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Reeds go off after a couple of hours

What do you use and how experienced are you? Maybe you need a slightly harder reed. I find the softer reeds go off very quickly and I now use 3s.

I think you could be right, I've been using 3's on a 4C but have gone recently to 2's on a 5C. It seemed fine for ages but now, in the last two weeks I cant find a Mouthpiece / reed combination that I'm happy with for more than an hour or so.
 
Do reeds go off with time?

I have just bought a new box and the problem seems to have gone away, could it be that my older boxes (both 2's and 3's, cheap from the same source on ebay) were old stock and past their best. Thats certainly what I'm thinking now
 
I find that reeds are a pain - firstly though, stick with one mouthpiece (I'd go for the bigger one, the 5C), then work on finding the reed to match. If 2's and 3's don't work, try a 2.5?
Reeds don't tend to 'go off' if they're new and dry, there's no sell-by date. They might go a bit green and smelly if you leave them for a while having played on them! Sufferers of Gear Acquisition Syndrome my want to purchase a humidity-controlled reed-saver...

I do find that on gigs I usually get through a reed fairly quickly, because I play harder - after this they still work, but don't have the same response. I can continue to use them to practice, in rehearsal, teaching etc. This would suggest that if your reeds are a little too soft for what you're doing try a harder one. Or try something like a Fibracell or Hahn synthetic reed that basically keep going until you split them.

If anyone else has any tips about what I'm doing wrong I'd be pleased to hear them...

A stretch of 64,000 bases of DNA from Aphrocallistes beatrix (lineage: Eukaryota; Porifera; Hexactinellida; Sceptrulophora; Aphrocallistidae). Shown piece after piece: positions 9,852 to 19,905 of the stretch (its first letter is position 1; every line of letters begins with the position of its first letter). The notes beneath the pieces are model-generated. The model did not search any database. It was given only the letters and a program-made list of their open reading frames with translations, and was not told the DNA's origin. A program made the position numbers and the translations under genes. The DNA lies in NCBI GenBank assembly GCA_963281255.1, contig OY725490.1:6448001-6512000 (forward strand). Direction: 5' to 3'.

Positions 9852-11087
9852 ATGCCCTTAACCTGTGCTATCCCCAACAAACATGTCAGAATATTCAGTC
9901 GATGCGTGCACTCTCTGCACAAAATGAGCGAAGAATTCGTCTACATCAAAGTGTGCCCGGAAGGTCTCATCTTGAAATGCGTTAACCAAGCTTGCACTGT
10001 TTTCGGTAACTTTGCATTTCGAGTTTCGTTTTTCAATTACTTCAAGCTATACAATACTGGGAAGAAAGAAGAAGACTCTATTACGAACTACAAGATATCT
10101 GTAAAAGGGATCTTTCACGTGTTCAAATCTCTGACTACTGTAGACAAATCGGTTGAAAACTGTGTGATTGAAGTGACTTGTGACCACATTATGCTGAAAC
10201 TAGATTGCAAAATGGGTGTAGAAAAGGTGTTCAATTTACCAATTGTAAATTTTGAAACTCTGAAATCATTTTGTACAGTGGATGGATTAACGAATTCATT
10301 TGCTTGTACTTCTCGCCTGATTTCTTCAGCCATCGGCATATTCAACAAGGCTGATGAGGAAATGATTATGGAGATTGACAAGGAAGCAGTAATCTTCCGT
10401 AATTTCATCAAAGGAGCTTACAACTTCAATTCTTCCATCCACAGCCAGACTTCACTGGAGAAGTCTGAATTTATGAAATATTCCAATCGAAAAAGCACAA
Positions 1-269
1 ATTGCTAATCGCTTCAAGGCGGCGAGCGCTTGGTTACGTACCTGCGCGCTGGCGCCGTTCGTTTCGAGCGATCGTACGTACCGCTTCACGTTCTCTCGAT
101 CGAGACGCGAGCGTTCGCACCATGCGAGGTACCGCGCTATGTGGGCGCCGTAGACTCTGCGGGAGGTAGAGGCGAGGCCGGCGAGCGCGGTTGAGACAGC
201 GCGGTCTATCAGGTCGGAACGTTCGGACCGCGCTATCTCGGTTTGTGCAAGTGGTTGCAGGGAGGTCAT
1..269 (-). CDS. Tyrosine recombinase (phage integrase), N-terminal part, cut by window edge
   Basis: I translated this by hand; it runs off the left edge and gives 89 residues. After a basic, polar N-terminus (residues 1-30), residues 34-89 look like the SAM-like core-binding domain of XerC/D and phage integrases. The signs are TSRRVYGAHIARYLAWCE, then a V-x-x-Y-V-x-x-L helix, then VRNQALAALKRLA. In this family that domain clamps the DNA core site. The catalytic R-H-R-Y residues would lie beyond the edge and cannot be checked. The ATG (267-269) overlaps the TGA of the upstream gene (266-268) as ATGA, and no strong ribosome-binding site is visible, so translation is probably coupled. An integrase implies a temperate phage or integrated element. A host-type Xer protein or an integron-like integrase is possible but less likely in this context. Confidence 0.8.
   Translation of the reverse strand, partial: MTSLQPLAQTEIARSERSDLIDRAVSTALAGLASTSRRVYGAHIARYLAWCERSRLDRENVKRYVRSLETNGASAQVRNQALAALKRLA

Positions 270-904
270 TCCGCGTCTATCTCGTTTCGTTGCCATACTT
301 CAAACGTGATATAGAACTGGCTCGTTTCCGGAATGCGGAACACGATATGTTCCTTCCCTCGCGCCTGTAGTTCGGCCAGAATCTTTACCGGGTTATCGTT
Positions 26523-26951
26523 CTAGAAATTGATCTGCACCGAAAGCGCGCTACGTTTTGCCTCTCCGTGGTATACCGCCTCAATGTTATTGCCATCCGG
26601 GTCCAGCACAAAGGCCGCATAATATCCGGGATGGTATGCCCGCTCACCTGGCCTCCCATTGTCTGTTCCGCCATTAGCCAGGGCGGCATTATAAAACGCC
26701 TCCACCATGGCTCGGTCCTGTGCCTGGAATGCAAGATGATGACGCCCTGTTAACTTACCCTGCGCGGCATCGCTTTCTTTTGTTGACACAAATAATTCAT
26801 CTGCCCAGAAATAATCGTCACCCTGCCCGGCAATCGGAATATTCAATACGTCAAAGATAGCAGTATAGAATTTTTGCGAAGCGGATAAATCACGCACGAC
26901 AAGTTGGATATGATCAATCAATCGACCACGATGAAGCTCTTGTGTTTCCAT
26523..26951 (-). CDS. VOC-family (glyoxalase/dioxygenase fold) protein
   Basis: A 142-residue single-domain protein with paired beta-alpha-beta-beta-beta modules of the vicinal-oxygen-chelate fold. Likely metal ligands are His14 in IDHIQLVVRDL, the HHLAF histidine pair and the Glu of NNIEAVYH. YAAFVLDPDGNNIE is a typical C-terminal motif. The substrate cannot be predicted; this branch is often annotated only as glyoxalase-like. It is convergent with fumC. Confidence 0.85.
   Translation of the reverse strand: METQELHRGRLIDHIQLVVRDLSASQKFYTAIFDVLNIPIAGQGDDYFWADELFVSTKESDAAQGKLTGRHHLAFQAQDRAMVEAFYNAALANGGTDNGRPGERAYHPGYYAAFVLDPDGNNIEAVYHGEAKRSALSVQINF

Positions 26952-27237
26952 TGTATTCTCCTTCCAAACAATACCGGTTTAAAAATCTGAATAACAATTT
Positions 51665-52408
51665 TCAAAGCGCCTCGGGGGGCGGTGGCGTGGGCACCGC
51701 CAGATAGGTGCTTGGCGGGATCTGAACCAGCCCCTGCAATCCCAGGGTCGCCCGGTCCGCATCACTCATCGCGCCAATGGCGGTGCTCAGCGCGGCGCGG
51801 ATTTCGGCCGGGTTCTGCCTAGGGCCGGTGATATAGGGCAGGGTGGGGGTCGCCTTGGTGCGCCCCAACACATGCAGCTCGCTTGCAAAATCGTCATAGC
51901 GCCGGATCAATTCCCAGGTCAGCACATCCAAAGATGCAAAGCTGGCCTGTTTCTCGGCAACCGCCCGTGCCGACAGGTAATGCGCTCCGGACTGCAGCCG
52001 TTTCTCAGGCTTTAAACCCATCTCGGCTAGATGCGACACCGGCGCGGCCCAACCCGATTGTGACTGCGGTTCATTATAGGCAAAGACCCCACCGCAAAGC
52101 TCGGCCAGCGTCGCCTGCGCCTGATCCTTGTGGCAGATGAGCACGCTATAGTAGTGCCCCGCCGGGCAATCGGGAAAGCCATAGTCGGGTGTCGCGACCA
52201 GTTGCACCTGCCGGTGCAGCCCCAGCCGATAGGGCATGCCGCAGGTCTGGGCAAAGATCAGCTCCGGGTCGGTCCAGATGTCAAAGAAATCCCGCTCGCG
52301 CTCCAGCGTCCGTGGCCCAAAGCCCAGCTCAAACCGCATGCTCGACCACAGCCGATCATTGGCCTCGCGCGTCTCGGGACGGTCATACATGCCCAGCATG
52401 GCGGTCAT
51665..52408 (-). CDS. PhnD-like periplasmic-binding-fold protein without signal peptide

Good luck,

Nick
 
Thanks Nic,

That makes sense and is in line with what I was thinking too. I also think that, even as a relative novice, I "work" the reed too hard. I must try to come over and see you sometime but its not easy with a full time job. Are you available in the evening at all?

Martin
 
About four months ago I bought a box of 25 Rico orange tenor reeds. I assume that they are from the same production batch, but I found that they seem to show some variation. So far all of them have played, but some seem to require much more effort than others. Among the solutions I use are filing the tip down ever so slightly with an emery board or soaking them longer.
 
About four months ago I bought a box of 25 Rico orange tenor reeds. I assume that they are from the same production batch, but I found that they seem to show some variation. So far all of them have played, but some seem to require much more effort than others. Among the solutions I use are filing the tip down ever so slightly with an emery board or soaking them longer.

I find the Rico Oranges have a lot of variation - this is one reason they're so cheap compared to the 'posher' brands.

As a general rule of thumb, the more you pay per reed the more consistency you get.

Nick
 
Reeds definitely have a life and vary quite a lot. Some I can never get a good sound out of. I have noticed that reeds out of a newly opened box seem to sound better and assume this may be to do with them drying out. So I have taken to keeping opened boxes in resealable plastic bags, but maybe that's just a superstition!
 

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